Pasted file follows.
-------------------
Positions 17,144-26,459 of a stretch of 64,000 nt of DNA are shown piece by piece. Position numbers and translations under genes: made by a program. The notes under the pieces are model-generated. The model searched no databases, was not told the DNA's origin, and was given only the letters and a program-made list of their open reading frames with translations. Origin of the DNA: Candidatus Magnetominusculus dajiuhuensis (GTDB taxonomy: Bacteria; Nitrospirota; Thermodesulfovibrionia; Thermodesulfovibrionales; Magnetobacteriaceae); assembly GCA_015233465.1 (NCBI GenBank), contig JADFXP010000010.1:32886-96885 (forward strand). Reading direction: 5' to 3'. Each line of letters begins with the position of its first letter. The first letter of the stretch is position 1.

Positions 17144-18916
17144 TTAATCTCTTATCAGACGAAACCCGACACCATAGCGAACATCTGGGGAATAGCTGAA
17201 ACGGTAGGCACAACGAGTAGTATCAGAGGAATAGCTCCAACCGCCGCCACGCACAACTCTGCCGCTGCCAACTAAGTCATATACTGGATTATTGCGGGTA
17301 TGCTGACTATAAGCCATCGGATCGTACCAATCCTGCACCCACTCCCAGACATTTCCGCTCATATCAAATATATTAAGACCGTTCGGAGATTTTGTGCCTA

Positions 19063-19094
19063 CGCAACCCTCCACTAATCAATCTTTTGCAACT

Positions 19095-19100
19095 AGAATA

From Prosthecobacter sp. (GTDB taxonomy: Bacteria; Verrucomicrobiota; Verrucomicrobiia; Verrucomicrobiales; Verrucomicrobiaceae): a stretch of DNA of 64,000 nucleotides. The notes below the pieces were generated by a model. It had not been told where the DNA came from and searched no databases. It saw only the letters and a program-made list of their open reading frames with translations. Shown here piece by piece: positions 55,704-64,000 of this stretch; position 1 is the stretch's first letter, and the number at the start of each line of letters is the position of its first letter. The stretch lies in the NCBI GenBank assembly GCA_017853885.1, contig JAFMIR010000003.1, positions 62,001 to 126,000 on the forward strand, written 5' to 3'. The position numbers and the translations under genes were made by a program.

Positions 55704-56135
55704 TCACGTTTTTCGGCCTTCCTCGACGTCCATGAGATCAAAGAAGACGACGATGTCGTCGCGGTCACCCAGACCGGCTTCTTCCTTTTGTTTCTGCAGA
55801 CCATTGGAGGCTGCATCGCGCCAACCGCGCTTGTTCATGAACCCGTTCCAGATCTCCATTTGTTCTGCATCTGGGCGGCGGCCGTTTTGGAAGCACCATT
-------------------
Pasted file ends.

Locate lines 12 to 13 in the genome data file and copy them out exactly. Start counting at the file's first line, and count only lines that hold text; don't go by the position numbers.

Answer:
55704 TCACGTTTTTCGGCCTTCCTCGACGTCCATGAGATCAAAGAAGACGACGATGTCGTCGCGGTCACCCAGACCGGCTTCTTCCTTTTGTTTCTGCAGA
55801 CCATTGGAGGCTGCATCGCGCCAACCGCGCTTGTTCATGAACCCGTTCCAGATCTCCATTTGTTCTGCATCTGGGCGGCGGCCGTTTTGGAAGCACCATT